The moral test of spiral 2 is not any different from the moral test of spiral 1. John expands on the idea here, giving us more detail and more stark contrast between true believers and pretenders. The commands are still the same, so John says:
For this is the message that you have heard from the beginning, that we should love one another. (3:11)
He gives a contrary example in the person of Cain, from the Old Testament, the man who killed his own brother “because his own deeds were evil and his brother’s righteous” (v. 12). John borrows directly from the teachings of Jesus here and says that if we hate our brothers we are just like Cain, we are murderers (v. 15; Matt. 5:21-22). You cannot call yourself a child of God while you hate your brother, for “no murderer has eternal life abiding in him” (v. 15). To help us better understand love, then, John gives us a positive picture.
Love means sacrifice. “By this we know love, that he laid down his life for us, and we ought to lay down our lives for the brothers” (v. 16). The example of Jesus fuels our understanding of love. Christ is the model. Do you want to know what love looks like in your own life, John says, then look to Christ and imitate His example. He applies it in other tangible ways in this passage too. Love is sacrifice in all of life, not simply dying for someone. He speaks in verse 17 of providing for the needs of others. He says:
But if anyone has the world’s goods and sees his brother in need, yet closes his heart against him, how does God’s love abide in Him? (v. 17)
Love is demonstrated in providing for the needs of the brothers. If you know you can meet a need, John says, but you refuse to do it how can you possibly claim to be God’s child? In particular, John says love is not just words it’s actions. “Let us not love in word or talk but in deed and in truth” (v. 18). Love has hands and feet to it.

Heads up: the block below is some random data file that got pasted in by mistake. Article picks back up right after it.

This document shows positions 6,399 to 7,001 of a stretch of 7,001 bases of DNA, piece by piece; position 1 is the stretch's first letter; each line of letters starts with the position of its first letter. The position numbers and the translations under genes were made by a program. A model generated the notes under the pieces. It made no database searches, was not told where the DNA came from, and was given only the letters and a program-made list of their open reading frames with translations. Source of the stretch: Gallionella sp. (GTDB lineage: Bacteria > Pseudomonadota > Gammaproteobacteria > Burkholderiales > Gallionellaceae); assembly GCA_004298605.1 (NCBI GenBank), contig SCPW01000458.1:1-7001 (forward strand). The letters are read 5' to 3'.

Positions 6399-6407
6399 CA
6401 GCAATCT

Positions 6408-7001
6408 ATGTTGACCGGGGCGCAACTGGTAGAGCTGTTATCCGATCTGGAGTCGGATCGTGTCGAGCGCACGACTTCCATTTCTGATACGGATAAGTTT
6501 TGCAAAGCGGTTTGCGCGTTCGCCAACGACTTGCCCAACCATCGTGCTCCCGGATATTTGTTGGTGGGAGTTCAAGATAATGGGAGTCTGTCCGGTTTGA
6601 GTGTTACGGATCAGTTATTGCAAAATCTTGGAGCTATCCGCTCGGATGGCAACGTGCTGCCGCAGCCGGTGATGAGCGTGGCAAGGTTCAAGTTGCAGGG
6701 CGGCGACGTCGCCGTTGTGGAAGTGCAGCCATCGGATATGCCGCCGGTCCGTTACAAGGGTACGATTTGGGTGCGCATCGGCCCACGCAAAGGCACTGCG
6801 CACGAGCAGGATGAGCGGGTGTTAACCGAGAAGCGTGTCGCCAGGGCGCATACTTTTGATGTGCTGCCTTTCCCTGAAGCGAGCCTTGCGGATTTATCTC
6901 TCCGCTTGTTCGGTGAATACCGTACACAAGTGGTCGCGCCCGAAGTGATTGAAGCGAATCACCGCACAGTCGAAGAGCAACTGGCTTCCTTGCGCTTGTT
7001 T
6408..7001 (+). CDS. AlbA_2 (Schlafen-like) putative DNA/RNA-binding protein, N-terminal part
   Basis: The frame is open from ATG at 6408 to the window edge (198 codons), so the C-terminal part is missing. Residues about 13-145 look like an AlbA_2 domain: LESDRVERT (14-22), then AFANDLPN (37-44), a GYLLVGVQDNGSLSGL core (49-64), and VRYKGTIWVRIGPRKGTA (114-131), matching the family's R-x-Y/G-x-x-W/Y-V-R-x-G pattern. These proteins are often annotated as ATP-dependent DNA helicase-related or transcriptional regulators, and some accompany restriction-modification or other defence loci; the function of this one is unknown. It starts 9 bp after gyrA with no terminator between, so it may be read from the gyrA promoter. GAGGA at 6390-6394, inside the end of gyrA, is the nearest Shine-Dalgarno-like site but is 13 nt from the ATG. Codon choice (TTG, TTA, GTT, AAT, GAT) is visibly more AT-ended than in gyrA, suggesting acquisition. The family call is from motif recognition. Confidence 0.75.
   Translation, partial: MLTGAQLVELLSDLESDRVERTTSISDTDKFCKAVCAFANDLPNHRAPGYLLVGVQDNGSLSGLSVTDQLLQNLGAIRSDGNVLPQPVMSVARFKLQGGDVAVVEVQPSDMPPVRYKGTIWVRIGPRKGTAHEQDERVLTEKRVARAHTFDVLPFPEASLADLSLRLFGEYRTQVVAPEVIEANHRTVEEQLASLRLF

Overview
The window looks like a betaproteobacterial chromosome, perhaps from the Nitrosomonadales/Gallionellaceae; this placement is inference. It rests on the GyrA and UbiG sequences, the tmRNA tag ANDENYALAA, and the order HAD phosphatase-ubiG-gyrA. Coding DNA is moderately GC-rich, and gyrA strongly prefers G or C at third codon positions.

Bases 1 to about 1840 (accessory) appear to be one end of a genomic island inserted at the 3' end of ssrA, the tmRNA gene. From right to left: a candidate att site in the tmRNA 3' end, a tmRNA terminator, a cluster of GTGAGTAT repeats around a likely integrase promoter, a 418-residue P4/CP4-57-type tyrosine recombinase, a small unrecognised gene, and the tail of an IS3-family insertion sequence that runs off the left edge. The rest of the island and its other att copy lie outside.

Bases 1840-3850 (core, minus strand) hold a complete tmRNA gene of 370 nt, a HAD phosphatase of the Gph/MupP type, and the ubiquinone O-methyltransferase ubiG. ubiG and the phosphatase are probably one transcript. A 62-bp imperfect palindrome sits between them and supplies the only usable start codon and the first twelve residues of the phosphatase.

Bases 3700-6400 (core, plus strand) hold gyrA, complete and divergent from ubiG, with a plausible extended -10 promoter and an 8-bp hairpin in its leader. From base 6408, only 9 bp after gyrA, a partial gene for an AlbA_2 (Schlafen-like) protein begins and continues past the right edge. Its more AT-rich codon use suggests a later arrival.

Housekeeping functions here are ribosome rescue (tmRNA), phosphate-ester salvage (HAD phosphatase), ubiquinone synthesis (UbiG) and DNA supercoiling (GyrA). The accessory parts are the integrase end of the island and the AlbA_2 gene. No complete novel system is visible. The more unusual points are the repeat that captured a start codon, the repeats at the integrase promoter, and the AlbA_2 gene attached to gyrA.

John’s desire is to give us confidence that we belong to God. The false teachers were saying sin doesn’t matter, but John refutes such nonsense. You can’t call yourself a child of God and live in sin. But even where our hearts my tempt us to doubt truth, to not believe, John wants to reassure us that we can know where we stand in relation to God. Submit yourselves to these tests and you can know with greater confidence. I love how he ends this section, though. Doubt is real and it can be devastating. Our own minds and hearts can bring us into bondage to slavery, so John gives us even greater encouragement here. He writes:
By this [that is by the evidence of our love] we shall know that we are of the truth and reassure our heart before him; for whenever our heart condemns us, God is greater than our heart, and he knows everything. (v. 19-20)
It is possible to use these tests to reassure our hearts of the truth, but sometimes our hearts continue to doubt. In those moments, John says, stand firm. Remind yourself of these truths. If you can pass the test, then even though your heart might condemn you, God is greater than your heart! He knows the truth even when you have trouble believing it.
These verses can be unsettling. It is possible to use these tests to beat ourselves up and create further doubt, but John’s intent is that we would examine our lives and see the fruit righteousness being applied, and that this would encourage us. True believers practice righteousness. They are not perfect, to be sure, but they never excuse sin and live at peace in it. Examine the way you love others, and so reassure your hearts. Doubt is real but God has designed these tests to encourage us; for His truth is greater than even our doubts.